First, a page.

Municipal bond yields could come under pressure in the near term if the steady cash flows into open end mutual funds slows, or if the pace of new issue supply picks up, said Robert Amodeo, head of municipal bonds at Wester Asset Management. But don't bet on it. 'We are not expecting those events to surface during the near future,' said Amodeo, adding that on a relative basis, he sees muni valuations fully valued at the short end of the curve with better values available in the intermediate and longer intermediate maturity range. Year to date supply, at the end of May, is roughly $157 billion, which is down about eight percent versus the same period during 2015. Meanwhile, muni open end mutual funds posted very strong inflows so far this year. Year to date, the Barclays Municipal Index reported returns of 3.7 percent for the market. In Amodeo's view, the troubles of municipal debt issuers in the headlines like Puerto Rico and Chicago are not new information and mostly priced into the respective securities.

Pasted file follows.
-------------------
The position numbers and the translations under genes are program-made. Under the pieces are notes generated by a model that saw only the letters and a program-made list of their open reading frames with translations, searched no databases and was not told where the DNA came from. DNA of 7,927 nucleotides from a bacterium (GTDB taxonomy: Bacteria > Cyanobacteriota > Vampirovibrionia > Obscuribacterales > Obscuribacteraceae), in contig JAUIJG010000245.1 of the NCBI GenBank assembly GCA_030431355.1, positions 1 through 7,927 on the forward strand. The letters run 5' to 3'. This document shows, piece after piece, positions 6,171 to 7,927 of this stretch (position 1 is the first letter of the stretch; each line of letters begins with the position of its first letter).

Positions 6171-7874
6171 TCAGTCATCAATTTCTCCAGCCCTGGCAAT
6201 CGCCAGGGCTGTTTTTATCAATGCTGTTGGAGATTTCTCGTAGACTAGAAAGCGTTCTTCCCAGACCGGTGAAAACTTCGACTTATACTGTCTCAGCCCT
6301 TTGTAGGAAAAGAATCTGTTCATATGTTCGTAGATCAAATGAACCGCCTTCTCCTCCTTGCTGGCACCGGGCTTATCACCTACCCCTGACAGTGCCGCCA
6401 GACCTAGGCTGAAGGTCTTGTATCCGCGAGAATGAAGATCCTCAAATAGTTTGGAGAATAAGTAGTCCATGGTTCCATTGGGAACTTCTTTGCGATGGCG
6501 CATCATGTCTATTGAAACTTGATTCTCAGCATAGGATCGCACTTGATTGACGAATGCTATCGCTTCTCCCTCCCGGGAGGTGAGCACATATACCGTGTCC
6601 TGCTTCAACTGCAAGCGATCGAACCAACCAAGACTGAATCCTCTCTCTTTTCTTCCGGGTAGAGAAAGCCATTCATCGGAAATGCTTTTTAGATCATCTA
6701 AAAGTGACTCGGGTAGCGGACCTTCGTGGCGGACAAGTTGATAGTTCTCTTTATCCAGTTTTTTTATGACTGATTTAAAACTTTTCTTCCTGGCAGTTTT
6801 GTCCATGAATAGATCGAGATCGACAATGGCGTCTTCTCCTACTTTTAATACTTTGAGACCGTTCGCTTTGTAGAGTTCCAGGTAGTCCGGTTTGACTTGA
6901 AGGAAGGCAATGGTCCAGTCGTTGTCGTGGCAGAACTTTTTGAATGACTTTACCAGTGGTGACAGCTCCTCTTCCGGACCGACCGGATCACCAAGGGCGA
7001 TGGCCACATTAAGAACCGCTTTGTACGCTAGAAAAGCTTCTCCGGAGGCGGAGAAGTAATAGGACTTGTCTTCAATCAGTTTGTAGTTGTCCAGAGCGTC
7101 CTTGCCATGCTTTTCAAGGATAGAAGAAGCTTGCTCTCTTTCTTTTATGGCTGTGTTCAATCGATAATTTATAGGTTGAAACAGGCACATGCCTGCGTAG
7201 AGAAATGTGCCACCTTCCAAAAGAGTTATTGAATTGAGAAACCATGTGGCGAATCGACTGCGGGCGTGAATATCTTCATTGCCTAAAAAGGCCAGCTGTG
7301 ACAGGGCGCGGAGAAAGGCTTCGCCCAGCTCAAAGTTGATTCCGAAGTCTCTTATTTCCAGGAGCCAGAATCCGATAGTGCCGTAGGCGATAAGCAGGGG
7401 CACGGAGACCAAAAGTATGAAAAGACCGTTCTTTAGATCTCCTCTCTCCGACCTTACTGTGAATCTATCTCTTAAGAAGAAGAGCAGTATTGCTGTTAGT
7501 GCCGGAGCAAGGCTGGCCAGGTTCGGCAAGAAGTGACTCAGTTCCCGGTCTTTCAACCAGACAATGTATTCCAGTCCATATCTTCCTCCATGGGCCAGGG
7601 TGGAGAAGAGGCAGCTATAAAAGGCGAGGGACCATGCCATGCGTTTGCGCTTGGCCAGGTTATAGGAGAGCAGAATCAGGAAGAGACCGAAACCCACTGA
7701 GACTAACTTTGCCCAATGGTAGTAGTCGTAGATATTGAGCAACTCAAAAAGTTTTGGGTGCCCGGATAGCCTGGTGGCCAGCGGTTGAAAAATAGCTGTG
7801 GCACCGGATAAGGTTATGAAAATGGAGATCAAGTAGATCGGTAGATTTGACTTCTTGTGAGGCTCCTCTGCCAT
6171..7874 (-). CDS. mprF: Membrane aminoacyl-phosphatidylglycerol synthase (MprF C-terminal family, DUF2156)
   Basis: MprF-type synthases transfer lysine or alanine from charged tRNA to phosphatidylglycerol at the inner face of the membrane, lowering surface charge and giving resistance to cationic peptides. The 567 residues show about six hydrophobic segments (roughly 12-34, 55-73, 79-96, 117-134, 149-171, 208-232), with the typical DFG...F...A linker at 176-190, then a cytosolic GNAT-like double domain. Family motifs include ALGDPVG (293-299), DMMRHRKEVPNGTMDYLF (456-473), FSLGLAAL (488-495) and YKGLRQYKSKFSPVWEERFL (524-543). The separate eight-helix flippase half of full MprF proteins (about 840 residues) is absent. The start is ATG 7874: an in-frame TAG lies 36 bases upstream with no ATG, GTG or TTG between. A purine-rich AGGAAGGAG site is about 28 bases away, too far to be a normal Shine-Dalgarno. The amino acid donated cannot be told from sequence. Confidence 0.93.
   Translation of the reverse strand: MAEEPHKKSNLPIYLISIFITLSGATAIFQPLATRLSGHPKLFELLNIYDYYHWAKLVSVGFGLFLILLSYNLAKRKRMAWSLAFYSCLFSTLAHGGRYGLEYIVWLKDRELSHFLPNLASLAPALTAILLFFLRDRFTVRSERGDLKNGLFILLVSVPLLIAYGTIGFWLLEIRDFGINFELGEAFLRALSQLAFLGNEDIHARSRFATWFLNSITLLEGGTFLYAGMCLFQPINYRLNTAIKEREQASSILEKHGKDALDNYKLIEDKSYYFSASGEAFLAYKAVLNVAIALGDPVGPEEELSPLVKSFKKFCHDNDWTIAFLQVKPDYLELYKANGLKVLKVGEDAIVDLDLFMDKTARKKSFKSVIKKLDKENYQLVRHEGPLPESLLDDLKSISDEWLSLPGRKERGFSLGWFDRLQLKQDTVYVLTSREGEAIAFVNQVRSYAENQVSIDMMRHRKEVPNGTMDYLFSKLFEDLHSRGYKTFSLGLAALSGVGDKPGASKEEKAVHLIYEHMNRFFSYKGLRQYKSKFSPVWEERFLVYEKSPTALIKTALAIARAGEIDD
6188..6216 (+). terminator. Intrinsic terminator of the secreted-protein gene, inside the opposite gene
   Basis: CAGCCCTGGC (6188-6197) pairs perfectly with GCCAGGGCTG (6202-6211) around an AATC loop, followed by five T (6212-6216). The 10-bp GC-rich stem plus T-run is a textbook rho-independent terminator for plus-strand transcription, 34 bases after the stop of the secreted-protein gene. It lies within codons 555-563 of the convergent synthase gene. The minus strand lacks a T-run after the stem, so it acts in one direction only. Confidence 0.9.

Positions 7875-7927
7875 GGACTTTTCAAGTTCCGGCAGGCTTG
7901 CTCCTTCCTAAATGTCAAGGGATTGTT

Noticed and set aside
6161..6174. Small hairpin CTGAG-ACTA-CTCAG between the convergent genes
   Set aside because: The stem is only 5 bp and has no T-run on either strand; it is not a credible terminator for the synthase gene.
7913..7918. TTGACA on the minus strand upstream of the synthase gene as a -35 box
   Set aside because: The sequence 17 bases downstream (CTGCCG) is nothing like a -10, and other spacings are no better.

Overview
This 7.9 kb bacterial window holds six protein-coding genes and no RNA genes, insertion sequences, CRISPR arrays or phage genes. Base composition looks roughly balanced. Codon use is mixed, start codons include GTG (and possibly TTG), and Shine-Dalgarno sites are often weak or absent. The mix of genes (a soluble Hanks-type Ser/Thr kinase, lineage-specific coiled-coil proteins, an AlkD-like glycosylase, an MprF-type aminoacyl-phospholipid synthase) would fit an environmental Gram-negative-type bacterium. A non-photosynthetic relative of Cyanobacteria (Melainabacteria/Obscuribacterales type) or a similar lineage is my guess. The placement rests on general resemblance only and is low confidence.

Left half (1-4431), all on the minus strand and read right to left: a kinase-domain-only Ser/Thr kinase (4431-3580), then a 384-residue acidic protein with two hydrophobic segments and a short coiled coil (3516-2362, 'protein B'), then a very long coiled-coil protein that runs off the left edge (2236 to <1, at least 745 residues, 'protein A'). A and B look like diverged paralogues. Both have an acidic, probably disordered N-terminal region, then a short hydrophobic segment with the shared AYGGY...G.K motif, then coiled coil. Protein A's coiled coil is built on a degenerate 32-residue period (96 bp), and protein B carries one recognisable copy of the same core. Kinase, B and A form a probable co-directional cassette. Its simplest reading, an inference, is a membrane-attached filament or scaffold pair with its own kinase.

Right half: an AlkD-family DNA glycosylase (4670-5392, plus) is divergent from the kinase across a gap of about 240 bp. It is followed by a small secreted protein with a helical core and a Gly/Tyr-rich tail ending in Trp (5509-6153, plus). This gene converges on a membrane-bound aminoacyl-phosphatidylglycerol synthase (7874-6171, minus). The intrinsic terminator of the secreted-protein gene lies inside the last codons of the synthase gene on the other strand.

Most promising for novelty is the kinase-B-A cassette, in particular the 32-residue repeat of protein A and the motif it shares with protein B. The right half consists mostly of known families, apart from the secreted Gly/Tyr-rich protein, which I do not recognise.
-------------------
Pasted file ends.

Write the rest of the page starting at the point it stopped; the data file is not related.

More from Video
How quickly do we find support, is what we'll want to know now, as the correction is occurring while economic optimism builds.
Despite the president's promise of no stimulus until after Nov. 3, there are no signs yet that this is the sort of correlated selling that leads to a deep correction.
Salesforce, Amgen and Honeywell will give a lift to the DJIA going forward.
CAG has hung onto the bulk of its recent gains, and could rise to the $50 area, according to the charts and indicators.